It's a good thing I'm not in government.

Watching the news this evening, I was pretty much gobsmacked by a group demanding the government give them "clean streets". The rest of their pleas I can understand - education, jobs, clean water, the things a government should be looking out for (generally speaking). But clean streets?!?

You see, if I were in government and I encountered this lot, I'd ask "who made a mess of the streets in the first place - wasn't it YOU? and shouldn't YOU then be keeping them clean?". Which would probably be considered rude and lead to much toyi-toying and tyre burning. The truth hurts.

Then there's things like my last post - the apathy at Home Affairs. I'd send in a "mystery customer", heads would roll and an altogether more jacked-up staff would soon be in place. Oh, and the floors my son wanted to clean while waiting would be sorted too. Dunno when last they saw a broom.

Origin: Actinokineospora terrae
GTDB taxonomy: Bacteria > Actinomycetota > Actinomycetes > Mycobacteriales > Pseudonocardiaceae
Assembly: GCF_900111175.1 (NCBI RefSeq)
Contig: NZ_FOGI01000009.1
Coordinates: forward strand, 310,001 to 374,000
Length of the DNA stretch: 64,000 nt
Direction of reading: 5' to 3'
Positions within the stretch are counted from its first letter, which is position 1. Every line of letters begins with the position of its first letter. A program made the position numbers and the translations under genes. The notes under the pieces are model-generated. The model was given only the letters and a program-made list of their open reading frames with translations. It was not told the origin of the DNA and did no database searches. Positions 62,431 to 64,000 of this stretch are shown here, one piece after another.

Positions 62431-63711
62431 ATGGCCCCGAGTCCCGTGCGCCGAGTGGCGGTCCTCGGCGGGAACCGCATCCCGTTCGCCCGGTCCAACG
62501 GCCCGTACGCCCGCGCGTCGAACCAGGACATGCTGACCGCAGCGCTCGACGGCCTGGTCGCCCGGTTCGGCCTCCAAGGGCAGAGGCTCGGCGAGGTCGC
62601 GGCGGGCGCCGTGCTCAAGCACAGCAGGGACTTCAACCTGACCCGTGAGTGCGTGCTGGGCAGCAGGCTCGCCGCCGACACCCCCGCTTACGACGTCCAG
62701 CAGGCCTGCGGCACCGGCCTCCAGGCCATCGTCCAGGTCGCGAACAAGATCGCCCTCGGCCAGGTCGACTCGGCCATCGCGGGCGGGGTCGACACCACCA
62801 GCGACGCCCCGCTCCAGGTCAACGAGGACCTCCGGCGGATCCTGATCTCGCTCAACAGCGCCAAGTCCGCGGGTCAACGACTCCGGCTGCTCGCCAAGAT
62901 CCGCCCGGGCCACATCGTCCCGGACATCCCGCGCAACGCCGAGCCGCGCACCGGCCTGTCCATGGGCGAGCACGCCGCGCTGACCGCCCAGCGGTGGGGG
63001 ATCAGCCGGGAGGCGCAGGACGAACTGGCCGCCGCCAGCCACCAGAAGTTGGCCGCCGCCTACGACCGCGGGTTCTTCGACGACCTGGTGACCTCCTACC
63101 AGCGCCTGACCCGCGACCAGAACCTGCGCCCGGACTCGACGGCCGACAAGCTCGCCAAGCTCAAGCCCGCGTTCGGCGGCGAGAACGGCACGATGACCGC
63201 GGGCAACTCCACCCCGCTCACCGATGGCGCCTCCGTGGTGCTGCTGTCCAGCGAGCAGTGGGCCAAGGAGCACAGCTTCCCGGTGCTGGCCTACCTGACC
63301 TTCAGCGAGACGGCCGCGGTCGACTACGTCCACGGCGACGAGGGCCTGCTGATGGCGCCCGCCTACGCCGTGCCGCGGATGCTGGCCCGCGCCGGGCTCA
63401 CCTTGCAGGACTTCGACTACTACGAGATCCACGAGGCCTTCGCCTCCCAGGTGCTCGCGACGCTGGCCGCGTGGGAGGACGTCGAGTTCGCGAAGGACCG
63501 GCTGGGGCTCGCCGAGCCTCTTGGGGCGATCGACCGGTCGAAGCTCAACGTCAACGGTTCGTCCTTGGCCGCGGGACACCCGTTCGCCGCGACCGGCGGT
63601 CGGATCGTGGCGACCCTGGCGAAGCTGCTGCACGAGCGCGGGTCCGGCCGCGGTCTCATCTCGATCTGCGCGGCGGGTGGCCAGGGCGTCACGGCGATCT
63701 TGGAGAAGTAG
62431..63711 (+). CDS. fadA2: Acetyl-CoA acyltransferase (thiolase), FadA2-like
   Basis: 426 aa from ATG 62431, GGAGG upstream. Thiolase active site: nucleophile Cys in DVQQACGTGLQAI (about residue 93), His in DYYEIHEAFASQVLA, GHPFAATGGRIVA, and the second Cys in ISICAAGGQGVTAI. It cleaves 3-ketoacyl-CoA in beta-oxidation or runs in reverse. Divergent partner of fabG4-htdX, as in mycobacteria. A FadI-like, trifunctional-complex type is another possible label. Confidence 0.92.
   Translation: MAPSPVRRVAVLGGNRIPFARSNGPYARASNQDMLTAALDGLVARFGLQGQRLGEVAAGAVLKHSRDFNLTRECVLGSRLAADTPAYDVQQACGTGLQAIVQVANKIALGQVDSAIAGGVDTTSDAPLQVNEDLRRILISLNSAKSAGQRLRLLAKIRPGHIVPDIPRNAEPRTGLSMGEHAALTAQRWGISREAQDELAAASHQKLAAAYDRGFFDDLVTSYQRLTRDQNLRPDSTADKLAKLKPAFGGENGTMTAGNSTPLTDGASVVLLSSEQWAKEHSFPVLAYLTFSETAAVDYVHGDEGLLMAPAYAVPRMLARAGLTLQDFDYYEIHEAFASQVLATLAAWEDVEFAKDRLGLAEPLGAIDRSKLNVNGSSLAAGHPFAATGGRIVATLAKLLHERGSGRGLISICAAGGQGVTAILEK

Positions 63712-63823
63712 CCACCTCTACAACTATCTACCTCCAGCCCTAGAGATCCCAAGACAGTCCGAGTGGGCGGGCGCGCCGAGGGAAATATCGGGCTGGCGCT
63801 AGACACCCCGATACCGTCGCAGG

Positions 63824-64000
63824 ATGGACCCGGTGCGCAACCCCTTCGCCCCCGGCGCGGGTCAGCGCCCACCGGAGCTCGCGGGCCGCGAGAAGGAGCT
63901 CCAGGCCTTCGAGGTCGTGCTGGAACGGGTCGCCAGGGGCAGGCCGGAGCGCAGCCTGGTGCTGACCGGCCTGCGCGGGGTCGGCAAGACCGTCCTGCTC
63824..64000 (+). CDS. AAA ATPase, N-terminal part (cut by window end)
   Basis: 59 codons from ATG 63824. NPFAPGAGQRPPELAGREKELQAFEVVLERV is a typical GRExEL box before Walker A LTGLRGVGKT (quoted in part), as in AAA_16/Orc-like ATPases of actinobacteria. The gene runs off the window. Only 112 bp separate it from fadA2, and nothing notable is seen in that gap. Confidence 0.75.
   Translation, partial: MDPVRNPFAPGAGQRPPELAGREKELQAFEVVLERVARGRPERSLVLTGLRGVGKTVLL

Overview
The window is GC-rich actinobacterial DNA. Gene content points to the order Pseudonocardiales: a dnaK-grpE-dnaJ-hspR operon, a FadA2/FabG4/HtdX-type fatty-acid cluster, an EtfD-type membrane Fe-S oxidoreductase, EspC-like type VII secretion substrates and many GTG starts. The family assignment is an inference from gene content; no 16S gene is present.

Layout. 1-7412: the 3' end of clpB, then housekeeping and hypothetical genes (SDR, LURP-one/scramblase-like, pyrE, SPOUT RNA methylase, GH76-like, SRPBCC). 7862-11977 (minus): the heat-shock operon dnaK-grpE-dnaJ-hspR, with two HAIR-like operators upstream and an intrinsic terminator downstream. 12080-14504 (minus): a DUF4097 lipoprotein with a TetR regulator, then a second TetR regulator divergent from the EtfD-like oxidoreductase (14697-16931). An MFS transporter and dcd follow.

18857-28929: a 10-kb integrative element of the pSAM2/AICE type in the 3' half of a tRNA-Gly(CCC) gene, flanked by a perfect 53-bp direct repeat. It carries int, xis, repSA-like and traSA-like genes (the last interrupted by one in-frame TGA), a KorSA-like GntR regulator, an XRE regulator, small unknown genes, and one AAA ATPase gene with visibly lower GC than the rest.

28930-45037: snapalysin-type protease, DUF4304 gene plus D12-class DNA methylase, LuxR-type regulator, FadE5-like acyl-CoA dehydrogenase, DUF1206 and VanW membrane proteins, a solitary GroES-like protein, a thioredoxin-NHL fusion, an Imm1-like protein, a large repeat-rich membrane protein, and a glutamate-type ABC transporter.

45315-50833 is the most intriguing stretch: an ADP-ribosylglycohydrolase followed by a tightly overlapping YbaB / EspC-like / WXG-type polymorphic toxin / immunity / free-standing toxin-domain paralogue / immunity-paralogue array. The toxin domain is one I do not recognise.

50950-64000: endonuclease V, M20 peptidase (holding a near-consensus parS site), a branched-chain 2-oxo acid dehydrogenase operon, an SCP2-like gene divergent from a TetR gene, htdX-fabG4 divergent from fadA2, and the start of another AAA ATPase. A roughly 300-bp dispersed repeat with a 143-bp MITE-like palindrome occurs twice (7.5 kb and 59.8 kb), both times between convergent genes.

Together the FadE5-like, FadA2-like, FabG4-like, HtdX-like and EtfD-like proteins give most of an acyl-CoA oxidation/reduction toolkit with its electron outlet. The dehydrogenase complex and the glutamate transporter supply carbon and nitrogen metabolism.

The mismanagement of resources financial and natural? Watch me come down on those responsible top to bottom. Pollution? Easy - I hear there are places that simply impose serious consequences, and that could be done here too. Which would mean policing - and talking of that crowd, would shake them up a goodly bit. No more laying about - fit, trained, sharp and corruption free they'd be. Back to doing what police are supposed to do.

Road works, building management and other public spaces? Well my local Home Affairs office could do with a pressure spray, a coat of paint and the gutters fixed - as could many other places (perhaps I should call in Scott?). Australia employs 24-hour road crews and things get done - no laying about on the grass when the boss isn't looking anymore. Nor taking a year to upgrade a 2km section of the busiest road around.

Yup, it's a good thing I'm not in government. I think too logically about cause and effect. I'd probably play so UN-nicely that I wouldn't be there for long!

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